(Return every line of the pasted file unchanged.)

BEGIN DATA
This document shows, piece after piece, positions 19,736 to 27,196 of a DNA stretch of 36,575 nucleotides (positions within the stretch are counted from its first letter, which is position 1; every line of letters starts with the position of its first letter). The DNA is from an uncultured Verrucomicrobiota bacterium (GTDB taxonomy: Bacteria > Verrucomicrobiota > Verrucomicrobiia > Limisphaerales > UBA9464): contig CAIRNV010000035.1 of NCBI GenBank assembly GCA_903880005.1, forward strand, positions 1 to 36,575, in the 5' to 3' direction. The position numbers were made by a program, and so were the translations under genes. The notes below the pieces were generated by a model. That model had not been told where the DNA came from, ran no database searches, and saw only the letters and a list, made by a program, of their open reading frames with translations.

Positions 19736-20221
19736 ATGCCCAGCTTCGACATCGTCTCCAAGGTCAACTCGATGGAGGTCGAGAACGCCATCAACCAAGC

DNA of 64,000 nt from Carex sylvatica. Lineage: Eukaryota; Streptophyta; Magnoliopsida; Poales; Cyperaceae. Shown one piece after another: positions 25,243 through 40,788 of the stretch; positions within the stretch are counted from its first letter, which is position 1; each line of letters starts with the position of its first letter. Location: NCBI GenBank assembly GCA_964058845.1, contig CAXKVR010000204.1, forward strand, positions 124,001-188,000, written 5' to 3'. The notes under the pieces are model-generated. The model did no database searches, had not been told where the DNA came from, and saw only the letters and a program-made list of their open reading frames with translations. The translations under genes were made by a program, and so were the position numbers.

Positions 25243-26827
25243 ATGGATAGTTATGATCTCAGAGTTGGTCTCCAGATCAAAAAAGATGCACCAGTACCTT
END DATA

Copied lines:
This document shows, piece after piece, positions 19,736 to 27,196 of a DNA stretch of 36,575 nucleotides (positions within the stretch are counted from its first letter, which is position 1; every line of letters starts with the position of its first letter). The DNA is from an uncultured Verrucomicrobiota bacterium (GTDB taxonomy: Bacteria > Verrucomicrobiota > Verrucomicrobiia > Limisphaerales > UBA9464): contig CAIRNV010000035.1 of NCBI GenBank assembly GCA_903880005.1, forward strand, positions 1 to 36,575, in the 5' to 3' direction. The position numbers were made by a program, and so were the translations under genes. The notes below the pieces were generated by a model. That model had not been told where the DNA came from, ran no database searches, and saw only the letters and a list, made by a program, of their open reading frames with translations.

Positions 19736-20221
19736 ATGCCCAGCTTCGACATCGTCTCCAAGGTCAACTCGATGGAGGTCGAGAACGCCATCAACCAAGC

DNA of 64,000 nt from Carex sylvatica. Lineage: Eukaryota; Streptophyta; Magnoliopsida; Poales; Cyperaceae. Shown one piece after another: positions 25,243 through 40,788 of the stretch; positions within the stretch are counted from its first letter, which is position 1; each line of letters starts with the position of its first letter. Location: NCBI GenBank assembly GCA_964058845.1, contig CAXKVR010000204.1, forward strand, positions 124,001-188,000, written 5' to 3'. The notes under the pieces are model-generated. The model did no database searches, had not been told where the DNA came from, and saw only the letters and a program-made list of their open reading frames with translations. The translations under genes were made by a program, and so were the position numbers.

Positions 25243-26827
25243 ATGGATAGTTATGATCTCAGAGTTGGTCTCCAGATCAAAAAAGATGCACCAGTACCTT